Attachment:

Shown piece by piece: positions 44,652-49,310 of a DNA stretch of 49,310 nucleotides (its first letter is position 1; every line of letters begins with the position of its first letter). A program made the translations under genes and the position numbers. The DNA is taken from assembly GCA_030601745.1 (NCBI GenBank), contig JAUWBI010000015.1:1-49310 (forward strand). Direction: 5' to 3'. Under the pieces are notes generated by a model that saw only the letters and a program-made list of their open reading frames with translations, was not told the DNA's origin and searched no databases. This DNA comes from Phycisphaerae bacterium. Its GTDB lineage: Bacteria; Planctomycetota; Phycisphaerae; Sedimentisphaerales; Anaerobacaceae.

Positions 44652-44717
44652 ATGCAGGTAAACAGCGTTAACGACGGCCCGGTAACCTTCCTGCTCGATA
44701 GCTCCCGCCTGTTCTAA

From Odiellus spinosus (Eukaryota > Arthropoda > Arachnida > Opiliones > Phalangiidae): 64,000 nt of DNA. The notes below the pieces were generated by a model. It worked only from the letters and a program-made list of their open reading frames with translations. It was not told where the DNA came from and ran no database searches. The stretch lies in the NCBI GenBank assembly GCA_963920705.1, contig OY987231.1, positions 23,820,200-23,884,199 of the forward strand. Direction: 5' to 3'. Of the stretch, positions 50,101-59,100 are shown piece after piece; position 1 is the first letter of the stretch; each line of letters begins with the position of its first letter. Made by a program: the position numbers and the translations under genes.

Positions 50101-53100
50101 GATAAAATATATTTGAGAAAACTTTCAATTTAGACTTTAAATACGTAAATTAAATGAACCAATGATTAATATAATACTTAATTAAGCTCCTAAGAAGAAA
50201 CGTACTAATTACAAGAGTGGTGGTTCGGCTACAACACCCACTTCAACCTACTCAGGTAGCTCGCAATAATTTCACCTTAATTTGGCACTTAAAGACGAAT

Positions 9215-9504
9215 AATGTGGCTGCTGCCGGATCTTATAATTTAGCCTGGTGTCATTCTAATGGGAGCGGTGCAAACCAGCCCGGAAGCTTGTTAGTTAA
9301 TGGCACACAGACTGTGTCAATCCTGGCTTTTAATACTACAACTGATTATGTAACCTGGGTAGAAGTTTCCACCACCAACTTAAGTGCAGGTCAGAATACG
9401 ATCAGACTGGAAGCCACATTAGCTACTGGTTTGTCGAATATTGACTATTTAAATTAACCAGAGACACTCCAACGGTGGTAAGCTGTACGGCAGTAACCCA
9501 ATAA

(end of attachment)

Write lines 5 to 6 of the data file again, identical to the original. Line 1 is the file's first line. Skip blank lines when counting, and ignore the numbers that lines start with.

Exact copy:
From Odiellus spinosus (Eukaryota > Arthropoda > Arachnida > Opiliones > Phalangiidae): 64,000 nt of DNA. The notes below the pieces were generated by a model. It worked only from the letters and a program-made list of their open reading frames with translations. It was not told where the DNA came from and ran no database searches. The stretch lies in the NCBI GenBank assembly GCA_963920705.1, contig OY987231.1, positions 23,820,200-23,884,199 of the forward strand. Direction: 5' to 3'. Of the stretch, positions 50,101-59,100 are shown piece after piece; position 1 is the first letter of the stretch; each line of letters begins with the position of its first letter. Made by a program: the position numbers and the translations under genes.

Positions 50101-53100